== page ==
What I mean is that I often can't make head or tail of some of the contributions, or really work out what some contributor is talking about, but I try to appreciate it on aesthetic grounds or for some other reason. A lot depends on the intention and the spirit in which it is written. There are always contributors who really don't make any effort or have anything useful to add, or whose only motivation is Being Right and making others wrong, but that's life.

---------- Post added 05-30-2010 at 11:14 AM ----------

Besides, though I not a believer in astrology, I am a Libran, and have a strong personality trait to avoid conflict and to try and make peace between conflicting viewpoints. Librans are like that. I do like to debate and will put a case strongly, but I really don't like any kind of sense of animosity. That is a purely personal comment of course.
 
kennethamy
 
Reply Sat 29 May, 2010 07:29 pm
@jeeprs,
jeeprs;170601 wrote:
What I mean is that I often can't make head or tail of some of the contributions, or really work out what some contributor is talking about, but I try to appreciate it on aesthetic grounds or for some other reason.


Yes. I think we are talking about the same contributor (if that is the word we want). I don't understand what is aesthetic about someone talking absolute nonsense. I find it revolting. But perhaps that goes to, there is no arguing about tastes.
 
sometime sun
 
Reply Sun 30 May, 2010 06:22 am
@kennethamy,
I think Jazz is one of the if not the hardest styles/genres to write to or for an audience before that of the composers own preference or duty to the music and to the Jazz, to them selves.
It cannot work unless it is totally self expression before audience appreciation.
Do you attempt to write Jazz or do you just write pop?
Would you rather write something you could feel proud of and might last forever and not be easily forgone or do you conform and write a chart hitter that only lasts while it is at the top and once number two is quickly dismissed?
Flavour of the month or foundation for centuries to come?
Posterity or Pleasing?
Original or Ketchup?
Spice or Salt?
YouTube - John Coltrane Quartet- Afro Blue
 
reasoning logic
 
Reply Sun 30 May, 2010 09:40 am
@kennethamy,
kennethamy;170202 wrote:
I don't know what you are saying. What do you mean by, "defining H20"?

---------- Post added 05-28-2010 at 09:45 PM ----------



Yes. Sometimes I think it is true that some people do not distinguish between words and their referents. It is very confused, and very confusing.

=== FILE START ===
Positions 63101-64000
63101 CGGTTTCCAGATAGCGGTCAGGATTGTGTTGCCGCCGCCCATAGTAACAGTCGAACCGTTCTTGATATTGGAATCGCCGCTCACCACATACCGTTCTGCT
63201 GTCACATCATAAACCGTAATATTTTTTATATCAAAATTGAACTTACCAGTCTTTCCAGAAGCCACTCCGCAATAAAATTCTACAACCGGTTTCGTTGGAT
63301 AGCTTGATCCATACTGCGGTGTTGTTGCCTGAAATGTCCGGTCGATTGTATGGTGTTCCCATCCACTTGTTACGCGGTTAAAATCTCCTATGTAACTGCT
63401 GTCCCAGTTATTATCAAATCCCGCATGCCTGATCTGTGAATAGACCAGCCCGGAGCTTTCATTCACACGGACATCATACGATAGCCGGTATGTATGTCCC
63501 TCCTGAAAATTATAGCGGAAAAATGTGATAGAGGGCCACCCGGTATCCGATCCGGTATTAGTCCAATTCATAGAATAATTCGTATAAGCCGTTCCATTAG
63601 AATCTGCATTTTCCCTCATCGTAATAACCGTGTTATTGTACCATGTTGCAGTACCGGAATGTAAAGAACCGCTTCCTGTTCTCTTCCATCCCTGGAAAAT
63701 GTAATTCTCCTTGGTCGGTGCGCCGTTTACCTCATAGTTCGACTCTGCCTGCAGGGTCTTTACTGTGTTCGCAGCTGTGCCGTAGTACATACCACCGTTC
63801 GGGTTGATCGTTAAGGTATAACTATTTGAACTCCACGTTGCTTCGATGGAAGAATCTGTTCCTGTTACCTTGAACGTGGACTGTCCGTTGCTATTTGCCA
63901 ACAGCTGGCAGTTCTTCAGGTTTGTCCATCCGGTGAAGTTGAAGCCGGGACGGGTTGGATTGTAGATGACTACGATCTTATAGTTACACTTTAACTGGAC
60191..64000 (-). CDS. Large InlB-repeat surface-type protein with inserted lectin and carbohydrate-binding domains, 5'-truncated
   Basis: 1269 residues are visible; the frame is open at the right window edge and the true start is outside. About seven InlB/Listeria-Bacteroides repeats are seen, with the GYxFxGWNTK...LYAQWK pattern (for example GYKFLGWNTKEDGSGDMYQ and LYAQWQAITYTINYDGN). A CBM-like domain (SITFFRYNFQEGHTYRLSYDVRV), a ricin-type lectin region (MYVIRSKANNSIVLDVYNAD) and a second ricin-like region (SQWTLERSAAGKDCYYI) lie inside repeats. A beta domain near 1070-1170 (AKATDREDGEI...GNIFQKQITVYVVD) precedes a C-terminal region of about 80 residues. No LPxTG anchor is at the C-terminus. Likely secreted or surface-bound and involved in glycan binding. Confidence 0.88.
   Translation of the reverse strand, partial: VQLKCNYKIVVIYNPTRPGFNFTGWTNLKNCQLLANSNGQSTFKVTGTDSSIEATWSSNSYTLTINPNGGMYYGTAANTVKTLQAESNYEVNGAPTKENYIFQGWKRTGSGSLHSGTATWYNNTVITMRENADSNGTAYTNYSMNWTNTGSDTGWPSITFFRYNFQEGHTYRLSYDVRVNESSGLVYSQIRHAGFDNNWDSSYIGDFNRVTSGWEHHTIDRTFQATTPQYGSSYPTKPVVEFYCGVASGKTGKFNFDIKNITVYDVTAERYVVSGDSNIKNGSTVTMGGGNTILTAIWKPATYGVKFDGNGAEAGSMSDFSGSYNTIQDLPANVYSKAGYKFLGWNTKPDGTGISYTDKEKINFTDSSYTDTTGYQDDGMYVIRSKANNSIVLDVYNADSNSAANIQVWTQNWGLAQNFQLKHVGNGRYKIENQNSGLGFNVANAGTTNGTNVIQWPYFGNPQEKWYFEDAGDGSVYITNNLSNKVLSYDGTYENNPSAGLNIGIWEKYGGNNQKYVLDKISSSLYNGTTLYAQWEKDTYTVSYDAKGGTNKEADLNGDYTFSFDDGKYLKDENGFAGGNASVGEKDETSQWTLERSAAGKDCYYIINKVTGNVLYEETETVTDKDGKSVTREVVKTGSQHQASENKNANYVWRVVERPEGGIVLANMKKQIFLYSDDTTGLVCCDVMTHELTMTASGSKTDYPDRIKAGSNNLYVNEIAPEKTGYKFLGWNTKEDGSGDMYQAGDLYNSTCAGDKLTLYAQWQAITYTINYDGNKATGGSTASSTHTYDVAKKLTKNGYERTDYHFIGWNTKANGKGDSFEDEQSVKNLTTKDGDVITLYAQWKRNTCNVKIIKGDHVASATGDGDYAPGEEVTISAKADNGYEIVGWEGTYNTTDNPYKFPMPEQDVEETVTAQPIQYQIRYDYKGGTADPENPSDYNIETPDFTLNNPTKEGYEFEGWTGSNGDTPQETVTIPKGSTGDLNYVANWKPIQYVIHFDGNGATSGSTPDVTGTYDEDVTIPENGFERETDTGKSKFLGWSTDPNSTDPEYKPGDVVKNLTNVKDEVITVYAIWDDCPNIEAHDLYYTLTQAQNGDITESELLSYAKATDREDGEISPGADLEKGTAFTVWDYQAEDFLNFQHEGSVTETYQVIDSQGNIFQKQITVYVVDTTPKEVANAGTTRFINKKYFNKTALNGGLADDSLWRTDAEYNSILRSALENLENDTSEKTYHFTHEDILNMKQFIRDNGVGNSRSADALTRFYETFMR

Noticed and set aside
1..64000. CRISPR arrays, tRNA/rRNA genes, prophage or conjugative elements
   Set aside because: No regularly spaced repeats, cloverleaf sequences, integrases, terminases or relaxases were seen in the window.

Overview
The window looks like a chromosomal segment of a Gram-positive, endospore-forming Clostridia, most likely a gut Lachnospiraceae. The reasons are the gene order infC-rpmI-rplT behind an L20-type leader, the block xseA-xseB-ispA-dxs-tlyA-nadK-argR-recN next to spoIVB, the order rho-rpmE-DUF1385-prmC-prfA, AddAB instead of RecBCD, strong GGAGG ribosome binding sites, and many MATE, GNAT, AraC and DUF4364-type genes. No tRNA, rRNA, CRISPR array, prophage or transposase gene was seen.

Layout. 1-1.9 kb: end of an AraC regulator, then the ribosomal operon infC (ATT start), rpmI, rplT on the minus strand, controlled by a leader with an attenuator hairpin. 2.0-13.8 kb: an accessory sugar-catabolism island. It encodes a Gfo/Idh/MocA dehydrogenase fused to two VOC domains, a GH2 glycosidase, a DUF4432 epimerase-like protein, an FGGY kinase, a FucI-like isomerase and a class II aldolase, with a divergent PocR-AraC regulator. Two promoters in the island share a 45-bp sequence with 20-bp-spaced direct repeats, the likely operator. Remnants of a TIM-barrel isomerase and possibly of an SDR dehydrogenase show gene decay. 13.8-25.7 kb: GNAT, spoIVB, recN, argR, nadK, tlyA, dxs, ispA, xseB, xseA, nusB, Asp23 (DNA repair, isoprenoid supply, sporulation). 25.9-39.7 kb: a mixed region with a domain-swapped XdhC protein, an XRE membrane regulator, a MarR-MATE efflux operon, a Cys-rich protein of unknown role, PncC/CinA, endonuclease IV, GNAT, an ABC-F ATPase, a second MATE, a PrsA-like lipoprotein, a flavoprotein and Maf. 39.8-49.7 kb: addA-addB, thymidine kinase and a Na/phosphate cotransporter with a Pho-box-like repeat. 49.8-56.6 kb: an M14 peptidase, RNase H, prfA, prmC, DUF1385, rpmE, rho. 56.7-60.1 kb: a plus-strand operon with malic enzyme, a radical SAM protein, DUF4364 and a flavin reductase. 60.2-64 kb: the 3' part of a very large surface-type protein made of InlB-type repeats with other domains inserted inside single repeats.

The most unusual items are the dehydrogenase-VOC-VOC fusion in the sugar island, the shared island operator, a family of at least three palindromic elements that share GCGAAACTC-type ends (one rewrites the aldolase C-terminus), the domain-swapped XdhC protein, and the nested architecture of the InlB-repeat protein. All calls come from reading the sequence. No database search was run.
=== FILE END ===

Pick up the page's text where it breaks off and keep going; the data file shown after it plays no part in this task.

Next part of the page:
Like I said you do have a very good point of view Kennethamy. I was just sharing another point of view, it may or may not have been correct but it was another point of view.Smile LOL

I do think that we should decide for ourselves weather some of the so called facts that we learn are true facts as this seems to be what keeps us from believing a fallacy.

The many problems that the formula of water {H2O} had along its way could have given reason for a name change.
Which would be closer to the correct description of the second gas being described? "Oxygen or 'vital air'" maybe {H2V} LOL

From reading about Antoine Lavoisier He seemed without a doubt a very smart man but he also seem to abuse his elite status. He came from a family of wealth and had alot of time on his hands to do the things he enjoyed like discovering and exploiting. It is a shame about the exploiting as it cost him his head to be decapitated.

John daltons's original atomic hypothises assumed that all elements were monoatomic and that the atoms in compounds would normally have the simplest atomic ratios with respect to one another. For example, Dalton assumed that water's formula was HO, giving the atomic mass of oxygen as 8 times that of hydrogen, instead of the modern value of about 16.

Oxygen entered the English language despite opposition by scientists and the fact that Hard-luck Scheele had first isolated the gas and Joseph Priestley wrote about it. This is partly due to a poem praising the gas titled "Oxygen."

Antoine Lavoisier renamed 'vital air' to in 1777 from the greek roots ὀξύς (oxys) (acid literally "sharp," from the taste of acids) and -γενής (-genēs) (producer, literally begetter), because he mistakenly believed that oxygen was a constituent of all acids. Chemists eventually determined that Lavoisier was wrong in this regard (it is in fact hydrogen that forms the basis for acid chemistry), but by that time it was too late, the name had taken